The Adolescent Dialectical Behavior Therapy Program (A-DBT) is a specialty outpatient program within the Anxiety and Mood Program that serves depressed and suicidal teens and emerging adults (ages 12-21) and their families. Many of these adolescents have experienced significant trauma and have comorbid anxiety, substance-related, personality and disruptive behavior disorders. During this rotation, interns learn to conduct comprehensive diagnostic interviews and Dialectical Behavior Therapy. Interns serve as primary therapists for individual and family cases and co-therapists for DBT multi-family skills training and graduate groups. Interns also learn crisis intervention skills. Interns will receive individual supervision and participate in DBT consultation team.

Child and Adolescent Assessment Service

The Child and Adolescent Assessment Service within the COPD helps interns develop proficiency in child/adolescent psychological, diagnostic, and neuropsychological testing. At a minimum, interns administer five comprehensive psychological evaluations during the year, with more available for those interested in developing special expertise. Referral questions typically include assessing for the presence and type of learning disabilities, assessing for the presence of a wide range of diagnoses and the potential need for medication, differential diagnosis, and evaluating the presence of neuropsychological deficits. Supervision highlights the impact of cultural differences and bilingualism, and employs a developmental framework. Exposure to more traditional instruments, as well as newer, empirically-driven and computerized instruments, is offered.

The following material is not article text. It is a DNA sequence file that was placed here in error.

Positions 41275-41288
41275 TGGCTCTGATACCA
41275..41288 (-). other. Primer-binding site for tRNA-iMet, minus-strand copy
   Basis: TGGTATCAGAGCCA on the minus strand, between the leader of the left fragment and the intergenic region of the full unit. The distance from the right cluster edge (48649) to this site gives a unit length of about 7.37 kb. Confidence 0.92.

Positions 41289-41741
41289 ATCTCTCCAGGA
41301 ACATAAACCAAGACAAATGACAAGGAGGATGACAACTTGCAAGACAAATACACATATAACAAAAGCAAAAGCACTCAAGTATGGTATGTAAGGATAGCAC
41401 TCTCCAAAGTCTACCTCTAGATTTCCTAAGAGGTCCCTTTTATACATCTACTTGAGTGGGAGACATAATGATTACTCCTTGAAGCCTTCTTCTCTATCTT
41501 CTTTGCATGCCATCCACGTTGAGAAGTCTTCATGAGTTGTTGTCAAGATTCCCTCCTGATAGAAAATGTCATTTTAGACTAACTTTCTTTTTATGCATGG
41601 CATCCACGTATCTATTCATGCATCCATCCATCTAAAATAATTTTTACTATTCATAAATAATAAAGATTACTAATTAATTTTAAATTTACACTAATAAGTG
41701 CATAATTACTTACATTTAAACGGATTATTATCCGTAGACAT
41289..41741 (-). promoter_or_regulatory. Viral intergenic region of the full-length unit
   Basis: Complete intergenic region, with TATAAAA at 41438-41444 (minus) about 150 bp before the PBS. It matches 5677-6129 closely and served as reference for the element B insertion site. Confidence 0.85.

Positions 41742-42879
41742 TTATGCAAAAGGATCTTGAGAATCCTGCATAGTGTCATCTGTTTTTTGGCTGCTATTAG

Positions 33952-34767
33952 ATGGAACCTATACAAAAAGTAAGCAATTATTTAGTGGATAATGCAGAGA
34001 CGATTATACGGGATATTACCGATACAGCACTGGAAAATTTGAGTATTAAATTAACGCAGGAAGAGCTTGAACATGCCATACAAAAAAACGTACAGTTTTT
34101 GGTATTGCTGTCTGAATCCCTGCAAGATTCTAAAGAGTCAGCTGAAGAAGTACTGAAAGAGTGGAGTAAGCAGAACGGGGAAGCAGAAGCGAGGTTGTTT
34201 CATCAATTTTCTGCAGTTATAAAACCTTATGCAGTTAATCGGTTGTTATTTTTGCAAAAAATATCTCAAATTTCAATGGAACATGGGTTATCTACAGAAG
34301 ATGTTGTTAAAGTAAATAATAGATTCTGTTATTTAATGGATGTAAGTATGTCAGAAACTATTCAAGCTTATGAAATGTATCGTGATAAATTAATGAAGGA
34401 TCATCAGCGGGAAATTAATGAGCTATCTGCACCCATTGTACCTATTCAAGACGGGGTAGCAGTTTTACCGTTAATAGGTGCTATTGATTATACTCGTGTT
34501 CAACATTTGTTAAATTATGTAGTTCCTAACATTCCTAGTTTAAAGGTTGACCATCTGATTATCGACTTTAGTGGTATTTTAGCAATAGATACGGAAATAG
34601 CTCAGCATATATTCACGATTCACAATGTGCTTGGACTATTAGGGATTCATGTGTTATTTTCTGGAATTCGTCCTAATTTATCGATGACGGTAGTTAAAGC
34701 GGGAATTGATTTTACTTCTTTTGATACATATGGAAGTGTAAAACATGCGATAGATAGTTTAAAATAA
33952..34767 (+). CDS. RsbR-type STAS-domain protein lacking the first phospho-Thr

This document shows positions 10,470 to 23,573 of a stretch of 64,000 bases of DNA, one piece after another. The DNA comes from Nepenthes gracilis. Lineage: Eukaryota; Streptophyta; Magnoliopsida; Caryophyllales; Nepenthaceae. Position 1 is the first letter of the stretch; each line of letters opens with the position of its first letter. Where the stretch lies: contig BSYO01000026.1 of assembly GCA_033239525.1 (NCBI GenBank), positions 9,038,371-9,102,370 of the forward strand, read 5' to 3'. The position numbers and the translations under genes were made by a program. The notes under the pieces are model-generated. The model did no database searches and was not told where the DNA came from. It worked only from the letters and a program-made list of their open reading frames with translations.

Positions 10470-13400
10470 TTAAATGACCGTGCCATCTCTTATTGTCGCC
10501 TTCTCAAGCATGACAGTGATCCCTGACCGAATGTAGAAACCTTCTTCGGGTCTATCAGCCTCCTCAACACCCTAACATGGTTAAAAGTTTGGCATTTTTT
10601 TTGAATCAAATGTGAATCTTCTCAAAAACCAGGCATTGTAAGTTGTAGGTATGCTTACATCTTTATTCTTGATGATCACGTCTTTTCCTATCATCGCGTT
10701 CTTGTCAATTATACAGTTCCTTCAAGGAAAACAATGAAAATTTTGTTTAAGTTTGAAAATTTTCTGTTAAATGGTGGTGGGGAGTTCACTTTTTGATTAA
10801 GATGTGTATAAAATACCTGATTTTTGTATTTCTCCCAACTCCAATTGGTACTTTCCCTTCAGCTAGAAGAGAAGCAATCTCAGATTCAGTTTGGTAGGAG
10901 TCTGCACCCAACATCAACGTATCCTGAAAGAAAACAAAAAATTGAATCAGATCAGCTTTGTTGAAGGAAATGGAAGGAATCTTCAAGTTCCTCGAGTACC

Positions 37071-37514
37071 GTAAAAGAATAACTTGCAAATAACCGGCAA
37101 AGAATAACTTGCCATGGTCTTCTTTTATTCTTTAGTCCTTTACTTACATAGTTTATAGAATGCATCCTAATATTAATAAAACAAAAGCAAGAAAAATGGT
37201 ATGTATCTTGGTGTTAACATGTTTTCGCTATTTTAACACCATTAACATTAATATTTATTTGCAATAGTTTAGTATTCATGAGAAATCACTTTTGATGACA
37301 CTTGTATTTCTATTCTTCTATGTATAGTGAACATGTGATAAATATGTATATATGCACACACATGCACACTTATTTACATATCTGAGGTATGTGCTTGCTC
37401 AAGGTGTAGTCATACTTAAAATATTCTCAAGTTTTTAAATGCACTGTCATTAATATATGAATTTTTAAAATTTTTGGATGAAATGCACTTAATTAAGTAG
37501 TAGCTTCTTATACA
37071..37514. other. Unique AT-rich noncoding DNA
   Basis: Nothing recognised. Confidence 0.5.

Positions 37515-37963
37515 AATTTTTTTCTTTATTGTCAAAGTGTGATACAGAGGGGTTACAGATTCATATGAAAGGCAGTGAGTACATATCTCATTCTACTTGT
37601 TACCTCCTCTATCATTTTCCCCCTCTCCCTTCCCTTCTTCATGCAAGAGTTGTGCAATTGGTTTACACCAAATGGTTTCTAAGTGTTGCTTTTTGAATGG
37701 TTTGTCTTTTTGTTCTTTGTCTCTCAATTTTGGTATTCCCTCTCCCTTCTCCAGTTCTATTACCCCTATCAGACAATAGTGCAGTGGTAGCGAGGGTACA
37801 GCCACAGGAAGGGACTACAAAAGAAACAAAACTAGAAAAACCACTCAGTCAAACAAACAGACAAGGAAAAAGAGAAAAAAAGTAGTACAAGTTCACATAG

Adolescent Dialectical Behavior Therapy (A-DBT)